One of the essential skills for all journalists to master is the interview. The opportunity to gather first hand information, to ask questions and to find the angle at which to attack a story. This was the subject of our weekly lecture, as we learnt exactly what to do and what to avoid while engaging with an interview subject.
It pays to be wary when going into an interview that the public tends to have a distorted view of journalists as a result of their portrayal in popular media and off colour representation. To make your best impression on your interviewee you should be prepared well before the scheduled time, arrive on time, have a confident and pleasant demeanour and dress like a professional. This means an upgrade from a t-shirt to a formal shirt, pressed trousers footwear appropriate to a professional office environment. You must look, seem and act the part if you are to carry out an effective interview.
Upon meeting your subject, whether or not you have the confidence you project, it is irrelevant, you must keep calm and put your subject at ease or face the potential of unsettling your interviewee. Introductions will be made, and should be done politely but concisely, followed by appropriate small talk. Having settled, you should have a method of recording the interview, whether by short hand notes or audio capture, these records should be kept for at least two years for both personal reference and in case of disputes. As a prepared journalist, you will have a series of notes, checklists and questions for your interviewee.
While engaging with the subject, you should not only be listening to what they are saying but how, as an active listen you should be observing how they act. The questions you ask should be open ended, designed to elicit a developed response. Beyond this, you should never make assumptions about what you are hearing. Responses should be checked, names spelled and facts scrutinised, both during the interview and after. There is no such thing as a dumb question, it is always better to have an answer, than to be left in the dark. That being said, research should be part of your preparation and you should be familiar with what you are discussing.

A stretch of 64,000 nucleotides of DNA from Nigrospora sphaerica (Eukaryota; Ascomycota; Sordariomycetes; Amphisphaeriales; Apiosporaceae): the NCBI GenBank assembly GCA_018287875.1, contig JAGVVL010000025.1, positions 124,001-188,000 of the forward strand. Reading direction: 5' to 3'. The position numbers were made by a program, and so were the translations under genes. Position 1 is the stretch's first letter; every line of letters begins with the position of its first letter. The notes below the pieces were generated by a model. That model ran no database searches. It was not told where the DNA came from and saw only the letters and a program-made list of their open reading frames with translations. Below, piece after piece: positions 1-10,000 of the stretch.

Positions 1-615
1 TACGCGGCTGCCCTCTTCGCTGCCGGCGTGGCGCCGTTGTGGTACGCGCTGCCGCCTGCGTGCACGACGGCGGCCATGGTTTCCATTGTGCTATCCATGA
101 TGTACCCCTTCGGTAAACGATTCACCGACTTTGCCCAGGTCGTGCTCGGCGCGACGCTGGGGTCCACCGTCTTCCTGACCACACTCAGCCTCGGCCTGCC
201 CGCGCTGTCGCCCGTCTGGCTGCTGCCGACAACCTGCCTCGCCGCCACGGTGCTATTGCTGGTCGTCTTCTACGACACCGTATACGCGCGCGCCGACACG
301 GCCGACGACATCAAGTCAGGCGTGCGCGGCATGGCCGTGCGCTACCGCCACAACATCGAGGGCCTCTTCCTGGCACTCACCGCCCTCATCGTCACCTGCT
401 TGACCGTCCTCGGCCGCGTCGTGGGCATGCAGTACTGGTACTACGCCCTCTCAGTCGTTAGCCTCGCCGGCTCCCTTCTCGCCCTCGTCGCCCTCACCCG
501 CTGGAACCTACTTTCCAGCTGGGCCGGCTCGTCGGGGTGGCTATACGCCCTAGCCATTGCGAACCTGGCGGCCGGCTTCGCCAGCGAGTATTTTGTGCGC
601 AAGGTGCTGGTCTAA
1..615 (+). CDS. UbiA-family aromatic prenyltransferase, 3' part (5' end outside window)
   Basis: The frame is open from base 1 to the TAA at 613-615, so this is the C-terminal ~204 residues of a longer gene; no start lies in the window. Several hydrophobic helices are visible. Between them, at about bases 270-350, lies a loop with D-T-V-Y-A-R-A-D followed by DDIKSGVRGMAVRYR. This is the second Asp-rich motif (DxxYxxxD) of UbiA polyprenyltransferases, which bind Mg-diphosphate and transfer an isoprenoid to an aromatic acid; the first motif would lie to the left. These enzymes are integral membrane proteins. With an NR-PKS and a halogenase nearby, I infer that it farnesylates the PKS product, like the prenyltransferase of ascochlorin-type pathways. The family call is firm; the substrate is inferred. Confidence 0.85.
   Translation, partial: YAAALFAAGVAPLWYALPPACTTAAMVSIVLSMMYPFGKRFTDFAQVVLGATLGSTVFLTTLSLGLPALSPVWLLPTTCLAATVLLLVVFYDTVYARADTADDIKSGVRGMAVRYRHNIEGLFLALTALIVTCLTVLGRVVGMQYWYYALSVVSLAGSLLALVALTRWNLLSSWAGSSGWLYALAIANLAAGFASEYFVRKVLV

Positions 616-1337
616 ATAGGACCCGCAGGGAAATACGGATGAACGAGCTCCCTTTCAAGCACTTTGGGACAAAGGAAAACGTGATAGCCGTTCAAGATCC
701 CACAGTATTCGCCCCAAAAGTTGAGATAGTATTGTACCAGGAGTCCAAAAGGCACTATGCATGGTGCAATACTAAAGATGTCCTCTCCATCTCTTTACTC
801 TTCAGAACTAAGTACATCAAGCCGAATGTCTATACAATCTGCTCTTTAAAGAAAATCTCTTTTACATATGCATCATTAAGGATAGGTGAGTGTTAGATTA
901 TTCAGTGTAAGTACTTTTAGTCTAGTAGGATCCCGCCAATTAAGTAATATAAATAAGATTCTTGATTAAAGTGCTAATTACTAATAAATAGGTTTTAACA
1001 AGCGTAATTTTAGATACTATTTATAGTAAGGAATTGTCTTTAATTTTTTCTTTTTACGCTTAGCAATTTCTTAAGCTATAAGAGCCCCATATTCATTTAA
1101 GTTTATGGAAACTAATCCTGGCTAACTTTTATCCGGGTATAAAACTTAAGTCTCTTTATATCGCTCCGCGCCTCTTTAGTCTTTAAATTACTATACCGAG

One of the keys to a dynamic interview is to be able to follow leads that your subject gives you. Although you may have a pre-set list of questions you want to cover, as an active listener you should be watching out for answers that beg for further explanation, for off hand mentions to be developed.
Good interviewing is about listening rather than asking questions – listening for what they don’t say s much as what they do, listening for what they say glibly and what they say awkwardly, listening to their ‘charged’ bits that touch an emotional nerve. Clever questions, in my view, are a waste of time; the really clever question is the shortest one that will elicit the longest answer – in practice usually ‘why?’
(Lynn Barber, 1991)
Finally, as the interview comes to an end, you must draw the interaction to a close. To successfully finish of an interview in a professional manner you should do the following;
- Ask your subject if they have any further comment to add
- Double check basic facts e.g.. name spelling, occupation, contact details
- Thank them for their time
Having completed this, you will have succeeded in completing your interview.